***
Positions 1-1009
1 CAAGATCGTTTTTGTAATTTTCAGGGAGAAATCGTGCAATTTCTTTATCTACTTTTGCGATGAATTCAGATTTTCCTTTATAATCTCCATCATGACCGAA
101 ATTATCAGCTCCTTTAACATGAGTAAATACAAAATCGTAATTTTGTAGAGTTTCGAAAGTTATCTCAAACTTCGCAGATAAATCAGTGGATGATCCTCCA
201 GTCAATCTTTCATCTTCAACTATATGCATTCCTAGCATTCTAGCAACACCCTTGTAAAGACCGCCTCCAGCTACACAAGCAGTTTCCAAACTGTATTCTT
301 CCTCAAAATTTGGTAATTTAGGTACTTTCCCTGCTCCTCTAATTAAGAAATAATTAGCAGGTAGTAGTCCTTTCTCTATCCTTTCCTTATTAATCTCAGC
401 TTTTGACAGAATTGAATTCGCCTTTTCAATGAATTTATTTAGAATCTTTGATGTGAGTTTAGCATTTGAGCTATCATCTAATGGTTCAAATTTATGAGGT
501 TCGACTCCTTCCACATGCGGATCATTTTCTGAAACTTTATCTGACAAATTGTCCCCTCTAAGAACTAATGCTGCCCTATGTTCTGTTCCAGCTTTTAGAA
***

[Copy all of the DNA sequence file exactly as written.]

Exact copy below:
Positions 1-1009
1 CAAGATCGTTTTTGTAATTTTCAGGGAGAAATCGTGCAATTTCTTTATCTACTTTTGCGATGAATTCAGATTTTCCTTTATAATCTCCATCATGACCGAA
101 ATTATCAGCTCCTTTAACATGAGTAAATACAAAATCGTAATTTTGTAGAGTTTCGAAAGTTATCTCAAACTTCGCAGATAAATCAGTGGATGATCCTCCA
201 GTCAATCTTTCATCTTCAACTATATGCATTCCTAGCATTCTAGCAACACCCTTGTAAAGACCGCCTCCAGCTACACAAGCAGTTTCCAAACTGTATTCTT
301 CCTCAAAATTTGGTAATTTAGGTACTTTCCCTGCTCCTCTAATTAAGAAATAATTAGCAGGTAGTAGTCCTTTCTCTATCCTTTCCTTATTAATCTCAGC
401 TTTTGACAGAATTGAATTCGCCTTTTCAATGAATTTATTTAGAATCTTTGATGTGAGTTTAGCATTTGAGCTATCATCTAATGGTTCAAATTTATGAGGT
501 TCGACTCCTTCCACATGCGGATCATTTTCTGAAACTTTATCTGACAAATTGTCCCCTCTAAGAACTAATGCTGCCCTATGTTCTGTTCCAGCTTTTAGAA